Contrary to what Inkoate said in his writeup, the Geocaching community frowns on buried caches, and tries strongly to discourage people from disturbing nature. Burying things involves digging holes, potentially killing local plant life or disturbing local ecosystems (beaches, believe it or not, have very intricate ecosystems that are easily disturbed by digging in the sand). Furthermore, many caches are placed in state parks, where it would be illegal to bury them.

The most common form of geocache is a Tupperware or Rubbermaid plastic water-tight container holding various items. It's usually a good idea to write the name and coordinates of the cache on the outside of the container in permanent marker. It's also a good idea to enclose the items inside the cache in Zip-loc bags in case water gets inside the container.

Caches should be hidden in places away from well-used paths or parks. The last thing you want is for a non-geocacher to stumble across your cache and plunder it. Even so, you want to avoid putting your cache in a "No Trespassing" area, or else the locals will become angry and the unfortunate geocachers who try to find your cache may inadvertently get in trouble.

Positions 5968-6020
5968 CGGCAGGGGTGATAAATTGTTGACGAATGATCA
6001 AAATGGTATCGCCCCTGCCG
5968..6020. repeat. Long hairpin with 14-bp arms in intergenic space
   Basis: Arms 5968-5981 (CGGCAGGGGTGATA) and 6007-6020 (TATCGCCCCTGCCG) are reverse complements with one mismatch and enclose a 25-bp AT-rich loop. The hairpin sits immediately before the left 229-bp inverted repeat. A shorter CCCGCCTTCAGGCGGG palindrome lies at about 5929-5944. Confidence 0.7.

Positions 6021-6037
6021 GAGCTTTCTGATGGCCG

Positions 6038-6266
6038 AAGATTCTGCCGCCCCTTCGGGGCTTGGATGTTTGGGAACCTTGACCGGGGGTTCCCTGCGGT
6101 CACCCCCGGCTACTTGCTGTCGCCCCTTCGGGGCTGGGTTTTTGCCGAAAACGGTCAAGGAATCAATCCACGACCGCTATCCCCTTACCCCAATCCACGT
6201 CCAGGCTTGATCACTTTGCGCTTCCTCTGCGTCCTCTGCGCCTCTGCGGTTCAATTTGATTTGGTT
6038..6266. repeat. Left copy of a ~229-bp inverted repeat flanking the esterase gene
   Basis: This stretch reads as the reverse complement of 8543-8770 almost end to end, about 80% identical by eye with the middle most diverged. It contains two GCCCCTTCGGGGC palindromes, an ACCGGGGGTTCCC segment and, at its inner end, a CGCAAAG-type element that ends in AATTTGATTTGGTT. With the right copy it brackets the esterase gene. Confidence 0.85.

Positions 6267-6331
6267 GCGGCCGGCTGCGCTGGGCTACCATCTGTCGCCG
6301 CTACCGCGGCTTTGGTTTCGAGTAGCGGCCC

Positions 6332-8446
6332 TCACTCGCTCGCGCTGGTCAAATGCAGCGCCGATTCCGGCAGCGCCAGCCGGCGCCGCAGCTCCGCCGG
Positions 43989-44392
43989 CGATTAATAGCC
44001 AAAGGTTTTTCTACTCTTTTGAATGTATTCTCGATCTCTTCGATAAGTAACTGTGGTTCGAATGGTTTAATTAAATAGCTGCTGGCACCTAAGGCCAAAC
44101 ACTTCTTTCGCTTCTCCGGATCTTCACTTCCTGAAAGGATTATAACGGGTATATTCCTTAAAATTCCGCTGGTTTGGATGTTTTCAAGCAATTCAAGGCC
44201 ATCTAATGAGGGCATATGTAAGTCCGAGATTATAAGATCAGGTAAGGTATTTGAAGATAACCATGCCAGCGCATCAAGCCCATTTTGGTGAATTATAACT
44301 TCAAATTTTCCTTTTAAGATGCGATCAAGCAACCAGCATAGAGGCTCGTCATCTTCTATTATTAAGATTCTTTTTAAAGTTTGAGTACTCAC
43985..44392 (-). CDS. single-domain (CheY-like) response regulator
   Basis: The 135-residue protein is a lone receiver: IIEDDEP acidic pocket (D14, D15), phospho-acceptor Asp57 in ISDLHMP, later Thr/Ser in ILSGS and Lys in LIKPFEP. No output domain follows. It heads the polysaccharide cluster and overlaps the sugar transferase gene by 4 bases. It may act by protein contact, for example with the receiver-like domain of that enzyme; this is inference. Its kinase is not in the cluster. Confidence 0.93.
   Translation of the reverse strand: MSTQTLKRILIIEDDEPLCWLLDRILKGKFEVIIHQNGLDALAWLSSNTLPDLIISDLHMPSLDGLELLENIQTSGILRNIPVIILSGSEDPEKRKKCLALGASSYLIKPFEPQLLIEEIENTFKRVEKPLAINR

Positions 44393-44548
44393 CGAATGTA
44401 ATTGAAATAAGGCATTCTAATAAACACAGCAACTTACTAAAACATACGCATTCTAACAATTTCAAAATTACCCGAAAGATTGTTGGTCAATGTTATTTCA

Many geocaches require you to solve puzzles or complete treasure hunts before finding the final cache. Some caches are "virtual caches", meaning there is no actual cache, but instead the coordinates lead you to a nice place to watch the stars, a hilltop with a good view, a good bird-watching area, etc.

There are special items called travel bugs which are intended to be transported between caches. When a geocacher finds a travel bug (which can be any item with a small travel bug tag attached to it), the cacher enters the unique number on the tag into the geocaching website and logs that it was picked up. That cacher then leaves the bug at another cache and logs where he left it, and the site tracks the bug's progress. Many travel bugs have goals, such as getting from the East Coast of the U.S. to the West Coast, or being placed in the cache at the highest altitude.

Geocaching is so popular now that some participants don't even use GPS devices to find the caches. It's entirely possible to use a good map to locate the cache coordinates, and then find the cache via careful searching of the area.

I highly recommend geocaching; it's like finding pirate treasure without having to deal with pirates. It's also an excellent way to find cool new hiking trails and get some exercise after a week of sitting in front of a computer.